Murkowski on Ending the Opioid Crisis in Rural Alaska

Calls for a Comprehensive Strategy to Substance Abuse Epidemics

Today the Senate Indian Affairs Committee, of which U.S. Senator Lisa Murkowski is a member, focused on understanding the extent of the impacts of the opioid epidemic in Native American and Alaska Native communities and steps to make a difference. Witnesses testifying ranged from Tribal leaders to health professionals in the Indian Health Service and the U.S. Department of Health and Human Services, as well as a representative from the U.S. Department of Justice.

“Alaska may be a rural state, but we are not shielded from this epidemic. The truth of the matter is, opioid abuse in Alaska is devastating our communities throughout the state and has rapidly become one of our most pressing issues. You think about a small community like Quinhagak, with less than a thousand people, had four overdoses that were attributed to fentanyl in a matter of a week. It’s devastating anywhere, but perhaps we feel that personal impact in these small, small remote villages even more.” said Murkowski. “On top of the opioid epidemic, many of our Alaska Native communities continue to struggle with alcohol abuse, so as we address opioid abuse, we must not lose sight of the fact that underlining so much of this crisis, is alcohol.”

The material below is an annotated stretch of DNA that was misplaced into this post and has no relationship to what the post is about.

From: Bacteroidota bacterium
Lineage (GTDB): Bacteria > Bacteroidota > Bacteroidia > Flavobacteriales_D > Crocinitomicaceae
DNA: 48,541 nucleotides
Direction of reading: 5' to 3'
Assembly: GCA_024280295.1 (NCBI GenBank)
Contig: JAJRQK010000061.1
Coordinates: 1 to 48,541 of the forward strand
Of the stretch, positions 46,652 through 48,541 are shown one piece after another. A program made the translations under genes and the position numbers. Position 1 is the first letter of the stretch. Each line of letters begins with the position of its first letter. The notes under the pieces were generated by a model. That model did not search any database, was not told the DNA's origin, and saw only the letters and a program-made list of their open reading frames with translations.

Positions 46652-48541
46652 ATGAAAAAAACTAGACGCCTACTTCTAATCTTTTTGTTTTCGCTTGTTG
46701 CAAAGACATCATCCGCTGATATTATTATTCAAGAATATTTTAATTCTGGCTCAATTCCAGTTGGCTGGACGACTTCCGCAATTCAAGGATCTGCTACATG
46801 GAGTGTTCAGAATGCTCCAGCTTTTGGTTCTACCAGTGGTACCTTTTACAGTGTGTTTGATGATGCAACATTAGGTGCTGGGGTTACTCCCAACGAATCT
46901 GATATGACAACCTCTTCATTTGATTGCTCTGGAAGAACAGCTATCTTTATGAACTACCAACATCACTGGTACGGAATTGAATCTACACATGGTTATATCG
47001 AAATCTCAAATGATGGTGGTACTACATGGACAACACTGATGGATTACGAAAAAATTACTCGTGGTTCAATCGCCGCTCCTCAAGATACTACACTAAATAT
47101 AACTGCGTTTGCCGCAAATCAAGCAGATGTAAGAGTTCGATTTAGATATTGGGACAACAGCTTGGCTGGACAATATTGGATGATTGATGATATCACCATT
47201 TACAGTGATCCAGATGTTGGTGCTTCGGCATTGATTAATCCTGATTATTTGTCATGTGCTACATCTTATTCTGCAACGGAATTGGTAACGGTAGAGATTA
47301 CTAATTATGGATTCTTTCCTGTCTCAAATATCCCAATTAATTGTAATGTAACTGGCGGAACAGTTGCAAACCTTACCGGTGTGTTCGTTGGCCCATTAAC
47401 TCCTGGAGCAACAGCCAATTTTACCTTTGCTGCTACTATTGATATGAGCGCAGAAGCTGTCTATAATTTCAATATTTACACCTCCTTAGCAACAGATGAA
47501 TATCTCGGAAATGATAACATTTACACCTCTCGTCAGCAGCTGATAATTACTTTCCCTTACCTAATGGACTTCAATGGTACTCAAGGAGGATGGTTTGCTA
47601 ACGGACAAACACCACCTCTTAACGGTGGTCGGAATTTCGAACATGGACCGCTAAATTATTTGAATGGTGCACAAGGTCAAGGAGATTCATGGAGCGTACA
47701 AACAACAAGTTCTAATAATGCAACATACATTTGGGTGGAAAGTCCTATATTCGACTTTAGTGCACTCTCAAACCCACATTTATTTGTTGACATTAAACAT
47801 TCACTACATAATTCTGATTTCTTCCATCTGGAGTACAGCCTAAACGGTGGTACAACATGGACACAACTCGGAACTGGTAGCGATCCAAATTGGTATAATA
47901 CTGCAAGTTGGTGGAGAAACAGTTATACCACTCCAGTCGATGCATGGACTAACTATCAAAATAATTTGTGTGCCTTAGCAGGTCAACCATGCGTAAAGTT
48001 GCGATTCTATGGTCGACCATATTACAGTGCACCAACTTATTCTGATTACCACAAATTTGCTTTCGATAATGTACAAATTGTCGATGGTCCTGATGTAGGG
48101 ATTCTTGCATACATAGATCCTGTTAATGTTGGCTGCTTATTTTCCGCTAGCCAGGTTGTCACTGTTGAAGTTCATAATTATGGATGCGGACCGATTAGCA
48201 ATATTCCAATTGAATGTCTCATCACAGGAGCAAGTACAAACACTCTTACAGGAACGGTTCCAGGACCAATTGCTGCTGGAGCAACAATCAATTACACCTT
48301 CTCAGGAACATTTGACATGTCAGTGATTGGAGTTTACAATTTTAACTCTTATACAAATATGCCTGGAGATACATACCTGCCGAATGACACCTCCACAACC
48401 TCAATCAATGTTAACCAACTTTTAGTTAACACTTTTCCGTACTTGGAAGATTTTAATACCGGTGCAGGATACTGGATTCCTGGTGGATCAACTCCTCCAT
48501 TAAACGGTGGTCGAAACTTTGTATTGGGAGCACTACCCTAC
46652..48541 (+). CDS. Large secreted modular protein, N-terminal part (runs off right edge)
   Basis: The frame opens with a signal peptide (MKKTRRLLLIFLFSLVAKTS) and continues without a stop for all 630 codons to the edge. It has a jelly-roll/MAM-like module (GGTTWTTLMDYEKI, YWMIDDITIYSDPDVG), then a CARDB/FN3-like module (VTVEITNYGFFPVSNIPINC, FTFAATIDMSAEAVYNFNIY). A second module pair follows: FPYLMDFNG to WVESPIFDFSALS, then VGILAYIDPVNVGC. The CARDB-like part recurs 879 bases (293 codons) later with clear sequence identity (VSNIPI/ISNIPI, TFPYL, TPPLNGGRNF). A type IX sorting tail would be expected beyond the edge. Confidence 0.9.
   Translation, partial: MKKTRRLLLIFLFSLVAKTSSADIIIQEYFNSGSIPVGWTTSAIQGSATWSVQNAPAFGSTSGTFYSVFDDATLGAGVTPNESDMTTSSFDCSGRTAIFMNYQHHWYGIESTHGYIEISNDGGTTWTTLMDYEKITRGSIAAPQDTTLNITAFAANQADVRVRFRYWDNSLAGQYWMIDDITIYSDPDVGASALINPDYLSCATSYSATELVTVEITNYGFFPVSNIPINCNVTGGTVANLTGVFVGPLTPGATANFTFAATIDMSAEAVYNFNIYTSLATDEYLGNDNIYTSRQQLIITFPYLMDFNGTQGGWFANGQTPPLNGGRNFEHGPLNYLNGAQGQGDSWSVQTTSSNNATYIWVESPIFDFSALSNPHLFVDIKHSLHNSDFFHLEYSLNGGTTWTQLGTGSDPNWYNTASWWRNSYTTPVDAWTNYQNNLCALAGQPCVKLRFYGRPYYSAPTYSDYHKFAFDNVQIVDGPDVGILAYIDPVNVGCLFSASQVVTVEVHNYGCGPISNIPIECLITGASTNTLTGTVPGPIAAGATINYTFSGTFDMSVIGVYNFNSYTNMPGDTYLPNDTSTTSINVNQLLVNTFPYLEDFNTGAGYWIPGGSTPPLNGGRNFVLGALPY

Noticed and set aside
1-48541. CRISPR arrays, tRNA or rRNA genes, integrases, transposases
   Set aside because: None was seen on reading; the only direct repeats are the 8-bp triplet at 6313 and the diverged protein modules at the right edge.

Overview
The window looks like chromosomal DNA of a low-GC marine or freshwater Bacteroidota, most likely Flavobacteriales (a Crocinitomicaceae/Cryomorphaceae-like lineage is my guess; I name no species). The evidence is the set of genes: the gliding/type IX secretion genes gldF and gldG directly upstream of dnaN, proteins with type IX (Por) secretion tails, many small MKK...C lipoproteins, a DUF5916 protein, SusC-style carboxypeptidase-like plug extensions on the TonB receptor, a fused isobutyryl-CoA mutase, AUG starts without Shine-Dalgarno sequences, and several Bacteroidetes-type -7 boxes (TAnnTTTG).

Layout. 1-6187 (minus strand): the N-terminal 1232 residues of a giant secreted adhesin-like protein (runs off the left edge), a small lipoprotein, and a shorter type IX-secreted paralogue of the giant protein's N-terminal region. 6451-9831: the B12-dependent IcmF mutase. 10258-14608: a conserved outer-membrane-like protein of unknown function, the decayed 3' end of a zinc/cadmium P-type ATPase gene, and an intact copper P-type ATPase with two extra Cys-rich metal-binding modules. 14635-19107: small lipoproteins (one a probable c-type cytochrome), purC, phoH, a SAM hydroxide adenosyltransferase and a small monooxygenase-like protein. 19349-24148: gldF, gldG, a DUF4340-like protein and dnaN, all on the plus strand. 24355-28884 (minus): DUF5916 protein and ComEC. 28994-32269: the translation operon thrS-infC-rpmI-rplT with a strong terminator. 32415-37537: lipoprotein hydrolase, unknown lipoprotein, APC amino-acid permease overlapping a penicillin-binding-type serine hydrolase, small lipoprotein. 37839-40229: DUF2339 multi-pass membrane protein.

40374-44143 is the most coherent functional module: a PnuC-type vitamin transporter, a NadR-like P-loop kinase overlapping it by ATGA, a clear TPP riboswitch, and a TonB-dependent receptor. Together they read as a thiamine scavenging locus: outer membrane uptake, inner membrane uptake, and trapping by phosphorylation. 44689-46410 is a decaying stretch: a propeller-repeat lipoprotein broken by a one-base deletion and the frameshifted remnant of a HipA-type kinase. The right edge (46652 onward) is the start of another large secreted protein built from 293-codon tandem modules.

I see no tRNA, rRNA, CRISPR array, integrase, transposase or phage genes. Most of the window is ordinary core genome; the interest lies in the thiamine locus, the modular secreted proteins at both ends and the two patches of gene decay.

Click here to watch Senator Murkowski’s opening statement.

Senator Murkowski recently introduced the Substance Use Disorder Workforce Loan Repayment Act with Senator Joe Donnelly (D-IN), bipartisan legislation that would address the ongoing shortage of professionals needed to provide treatment and recovery services as communities combat the opioid abuse epidemic and substance abuse.

Related Issues: Health, Alaska Natives & Rural Alaska